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Album Review: The Decemberists - Always The Bridesmaid

  • Written by  Andrew Seaton

I gotta admit before we begin that I am pretty much a Decemberists obsessive. I can recite all of their songs and cried a little bit inside when I went to go see them on their last tour in the UK only to get to the venue to find it cancelled due to the band getting food poisoning. So I guess I shouldn't be able to give an entirely objective opinion on them; but I'm a professional so I will... ahem.

Since the release of 2006's Crane Wife, Colin Meloy and chums have seen their popularity sky rocket - featuring on the odd talk show and helping good old Obama by playing at his rallies. Always the Bridesmaid is named as a 'Singles Collection', and it pretty much does what it says on the tin, including 6 tracks that are and and out pop songs in the style of 'O Valencia!', for example, from their last effort. It is this style, and not so much the quieter acoustic one which is dominant on their first '5 Songs EP'. This seems to be where the band is at at the moment and arguably the one that's bringing them the aforementioned success.

The only exception to this is 'Record Year' which sees Meloy harking back to a good old song about rain and making obscure references to Greek godesses. It is this narrative song writing that is Meloy's strongest asset, without a shadow of a doubt. In 'Record Year' he makes completely depressing and archaic statements come to life without breaking so much as a sweat; "What's the use of all of this? Is to remember you in the entire, because I'm watching it slip away, and in the annals of the empire did it look this grey?'" This, coupled with brilliantly crafted banjo and violin, is woven together to make the best song of the record.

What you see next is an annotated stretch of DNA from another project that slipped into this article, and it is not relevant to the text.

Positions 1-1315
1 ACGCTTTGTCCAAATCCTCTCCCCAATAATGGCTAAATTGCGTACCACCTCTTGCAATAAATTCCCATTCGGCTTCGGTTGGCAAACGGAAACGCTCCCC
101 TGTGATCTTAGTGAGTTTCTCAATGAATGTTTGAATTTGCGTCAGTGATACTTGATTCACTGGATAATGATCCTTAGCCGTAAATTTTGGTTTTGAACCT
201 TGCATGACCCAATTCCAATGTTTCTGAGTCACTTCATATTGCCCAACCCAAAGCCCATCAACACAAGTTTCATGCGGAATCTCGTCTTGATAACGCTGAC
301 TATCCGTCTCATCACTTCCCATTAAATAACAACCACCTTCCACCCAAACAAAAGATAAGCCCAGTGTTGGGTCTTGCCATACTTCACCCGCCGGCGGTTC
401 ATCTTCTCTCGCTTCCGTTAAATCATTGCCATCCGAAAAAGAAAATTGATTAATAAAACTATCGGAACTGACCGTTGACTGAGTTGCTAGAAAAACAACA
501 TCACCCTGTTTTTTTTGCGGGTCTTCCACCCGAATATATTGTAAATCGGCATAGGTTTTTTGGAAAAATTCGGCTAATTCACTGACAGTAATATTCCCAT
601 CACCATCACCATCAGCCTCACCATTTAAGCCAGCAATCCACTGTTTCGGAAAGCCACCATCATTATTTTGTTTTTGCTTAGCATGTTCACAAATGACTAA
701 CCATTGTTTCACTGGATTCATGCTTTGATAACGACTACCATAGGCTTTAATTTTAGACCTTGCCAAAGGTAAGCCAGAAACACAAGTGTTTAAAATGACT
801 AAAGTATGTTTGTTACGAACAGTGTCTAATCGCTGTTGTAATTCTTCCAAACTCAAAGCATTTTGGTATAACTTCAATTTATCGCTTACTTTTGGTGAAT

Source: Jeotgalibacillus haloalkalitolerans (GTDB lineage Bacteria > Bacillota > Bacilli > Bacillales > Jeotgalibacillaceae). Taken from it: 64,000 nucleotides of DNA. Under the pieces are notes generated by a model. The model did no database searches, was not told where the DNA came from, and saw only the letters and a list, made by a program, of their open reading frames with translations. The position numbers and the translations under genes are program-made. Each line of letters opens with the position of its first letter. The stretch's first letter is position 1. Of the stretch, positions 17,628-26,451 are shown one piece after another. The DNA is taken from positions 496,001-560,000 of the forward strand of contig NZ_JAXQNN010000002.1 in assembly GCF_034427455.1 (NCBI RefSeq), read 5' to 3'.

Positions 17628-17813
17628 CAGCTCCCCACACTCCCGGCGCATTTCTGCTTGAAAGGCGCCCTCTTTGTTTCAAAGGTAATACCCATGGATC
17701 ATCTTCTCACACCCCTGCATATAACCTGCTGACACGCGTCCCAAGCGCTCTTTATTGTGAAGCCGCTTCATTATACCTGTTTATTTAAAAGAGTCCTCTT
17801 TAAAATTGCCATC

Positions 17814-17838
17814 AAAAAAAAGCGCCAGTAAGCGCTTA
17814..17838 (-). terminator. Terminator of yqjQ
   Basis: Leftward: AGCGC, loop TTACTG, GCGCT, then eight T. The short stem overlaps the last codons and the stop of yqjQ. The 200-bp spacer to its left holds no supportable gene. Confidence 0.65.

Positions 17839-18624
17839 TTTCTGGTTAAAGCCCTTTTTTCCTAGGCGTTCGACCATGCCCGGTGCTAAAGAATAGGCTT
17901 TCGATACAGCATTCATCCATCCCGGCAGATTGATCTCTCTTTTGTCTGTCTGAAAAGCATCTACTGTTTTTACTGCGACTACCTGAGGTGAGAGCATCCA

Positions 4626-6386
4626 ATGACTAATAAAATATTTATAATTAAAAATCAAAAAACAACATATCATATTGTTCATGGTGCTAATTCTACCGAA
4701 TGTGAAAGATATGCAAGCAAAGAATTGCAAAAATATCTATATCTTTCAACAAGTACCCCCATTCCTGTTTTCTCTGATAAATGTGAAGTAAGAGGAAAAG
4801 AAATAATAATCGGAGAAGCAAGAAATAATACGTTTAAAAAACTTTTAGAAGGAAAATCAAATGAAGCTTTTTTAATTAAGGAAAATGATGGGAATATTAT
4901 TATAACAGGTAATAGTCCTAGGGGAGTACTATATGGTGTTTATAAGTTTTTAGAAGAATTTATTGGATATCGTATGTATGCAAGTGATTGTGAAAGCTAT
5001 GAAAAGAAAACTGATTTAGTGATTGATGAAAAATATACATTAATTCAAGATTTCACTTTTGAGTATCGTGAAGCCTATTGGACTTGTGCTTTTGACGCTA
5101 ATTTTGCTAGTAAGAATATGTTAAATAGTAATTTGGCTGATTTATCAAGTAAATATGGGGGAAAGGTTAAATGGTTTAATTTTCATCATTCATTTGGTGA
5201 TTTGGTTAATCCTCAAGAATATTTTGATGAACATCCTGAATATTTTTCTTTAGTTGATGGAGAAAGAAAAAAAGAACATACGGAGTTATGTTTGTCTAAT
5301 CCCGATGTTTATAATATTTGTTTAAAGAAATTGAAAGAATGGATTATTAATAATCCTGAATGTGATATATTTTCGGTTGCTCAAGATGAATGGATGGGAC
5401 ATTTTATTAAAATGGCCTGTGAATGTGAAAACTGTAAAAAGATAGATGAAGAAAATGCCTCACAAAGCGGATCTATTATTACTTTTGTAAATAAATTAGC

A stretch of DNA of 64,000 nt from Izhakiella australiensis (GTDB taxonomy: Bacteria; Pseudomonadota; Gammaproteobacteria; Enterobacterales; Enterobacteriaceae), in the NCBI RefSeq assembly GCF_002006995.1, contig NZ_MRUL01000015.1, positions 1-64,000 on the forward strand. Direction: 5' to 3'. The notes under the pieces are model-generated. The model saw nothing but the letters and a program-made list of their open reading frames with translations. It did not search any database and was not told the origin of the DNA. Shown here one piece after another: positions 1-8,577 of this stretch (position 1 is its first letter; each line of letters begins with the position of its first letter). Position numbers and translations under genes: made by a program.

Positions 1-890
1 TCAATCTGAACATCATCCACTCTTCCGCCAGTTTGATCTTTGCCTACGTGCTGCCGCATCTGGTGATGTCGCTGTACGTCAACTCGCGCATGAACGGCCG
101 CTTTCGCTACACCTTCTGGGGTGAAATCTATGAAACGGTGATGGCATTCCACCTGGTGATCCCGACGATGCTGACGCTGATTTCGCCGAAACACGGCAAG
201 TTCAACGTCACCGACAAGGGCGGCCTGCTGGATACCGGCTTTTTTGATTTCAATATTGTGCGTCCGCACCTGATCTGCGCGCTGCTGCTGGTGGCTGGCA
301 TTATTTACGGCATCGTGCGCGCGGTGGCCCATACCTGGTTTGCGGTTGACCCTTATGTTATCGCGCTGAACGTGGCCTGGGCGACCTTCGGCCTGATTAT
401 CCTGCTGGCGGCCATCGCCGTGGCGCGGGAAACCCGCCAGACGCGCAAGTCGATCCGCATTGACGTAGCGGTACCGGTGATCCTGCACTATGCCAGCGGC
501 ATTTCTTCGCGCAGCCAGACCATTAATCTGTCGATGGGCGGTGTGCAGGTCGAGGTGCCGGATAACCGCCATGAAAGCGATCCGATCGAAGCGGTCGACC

The opener, 'Valerie Plame', is much more upbeat and shows Meloy enjoying himself: "'But Valerie Plame, if that really is your name, I want you to shout the same to the world." Essentially, if you were a fan of Crane Wife you'll like this and the second track; 'Days of Elaine'. 'O New England' is just a nice song about travelling, in New England surprisingly enough, and being enthralled by it all... aww.

Because it's a singles collection, however, the second half of the record doesn't seem to flow right and seems a bit jumbled. The cover of the Velvet Underground's 'I'm Sticking With You' is not great; it's a choice that seems a little at odds with the band and comes across as a bit forced vocally. 'Record Year' is also a weak track, and certainly wouldn't make a good 'single', which seems to be the objective really.

If you're a fan of the band's last effort and only have that then by all means get this - it's a continuation of form and is good overall. You'd be better off picking up the brilliant Picaresque though.

See, told you I could be objective.

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